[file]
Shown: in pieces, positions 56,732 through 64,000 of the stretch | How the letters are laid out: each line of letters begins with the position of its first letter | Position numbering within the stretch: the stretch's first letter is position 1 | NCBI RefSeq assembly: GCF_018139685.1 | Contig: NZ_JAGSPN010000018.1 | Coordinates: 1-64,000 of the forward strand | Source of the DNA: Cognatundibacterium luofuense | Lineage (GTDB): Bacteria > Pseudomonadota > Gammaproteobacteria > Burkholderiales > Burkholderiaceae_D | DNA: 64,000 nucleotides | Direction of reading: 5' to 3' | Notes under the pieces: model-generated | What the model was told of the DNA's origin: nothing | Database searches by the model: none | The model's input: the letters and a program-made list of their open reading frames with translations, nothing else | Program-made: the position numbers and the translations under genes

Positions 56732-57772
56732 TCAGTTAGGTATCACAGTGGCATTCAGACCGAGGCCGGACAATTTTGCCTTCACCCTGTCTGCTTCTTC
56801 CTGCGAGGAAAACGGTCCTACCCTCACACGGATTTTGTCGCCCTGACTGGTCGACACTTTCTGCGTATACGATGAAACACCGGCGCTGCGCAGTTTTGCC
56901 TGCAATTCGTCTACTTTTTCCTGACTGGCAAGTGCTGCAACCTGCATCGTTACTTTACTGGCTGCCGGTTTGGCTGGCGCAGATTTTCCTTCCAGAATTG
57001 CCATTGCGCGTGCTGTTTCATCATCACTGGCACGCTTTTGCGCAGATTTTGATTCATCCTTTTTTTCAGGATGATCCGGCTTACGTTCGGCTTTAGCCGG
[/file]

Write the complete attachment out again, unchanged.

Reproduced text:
Shown: in pieces, positions 56,732 through 64,000 of the stretch | How the letters are laid out: each line of letters begins with the position of its first letter | Position numbering within the stretch: the stretch's first letter is position 1 | NCBI RefSeq assembly: GCF_018139685.1 | Contig: NZ_JAGSPN010000018.1 | Coordinates: 1-64,000 of the forward strand | Source of the DNA: Cognatundibacterium luofuense | Lineage (GTDB): Bacteria > Pseudomonadota > Gammaproteobacteria > Burkholderiales > Burkholderiaceae_D | DNA: 64,000 nucleotides | Direction of reading: 5' to 3' | Notes under the pieces: model-generated | What the model was told of the DNA's origin: nothing | Database searches by the model: none | The model's input: the letters and a program-made list of their open reading frames with translations, nothing else | Program-made: the position numbers and the translations under genes

Positions 56732-57772
56732 TCAGTTAGGTATCACAGTGGCATTCAGACCGAGGCCGGACAATTTTGCCTTCACCCTGTCTGCTTCTTC
56801 CTGCGAGGAAAACGGTCCTACCCTCACACGGATTTTGTCGCCCTGACTGGTCGACACTTTCTGCGTATACGATGAAACACCGGCGCTGCGCAGTTTTGCC
56901 TGCAATTCGTCTACTTTTTCCTGACTGGCAAGTGCTGCAACCTGCATCGTTACTTTACTGGCTGCCGGTTTGGCTGGCGCAGATTTTCCTTCCAGAATTG
57001 CCATTGCGCGTGCTGTTTCATCATCACTGGCACGCTTTTGCGCAGATTTTGATTCATCCTTTTTTTCAGGATGATCCGGCTTACGTTCGGCTTTAGCCGG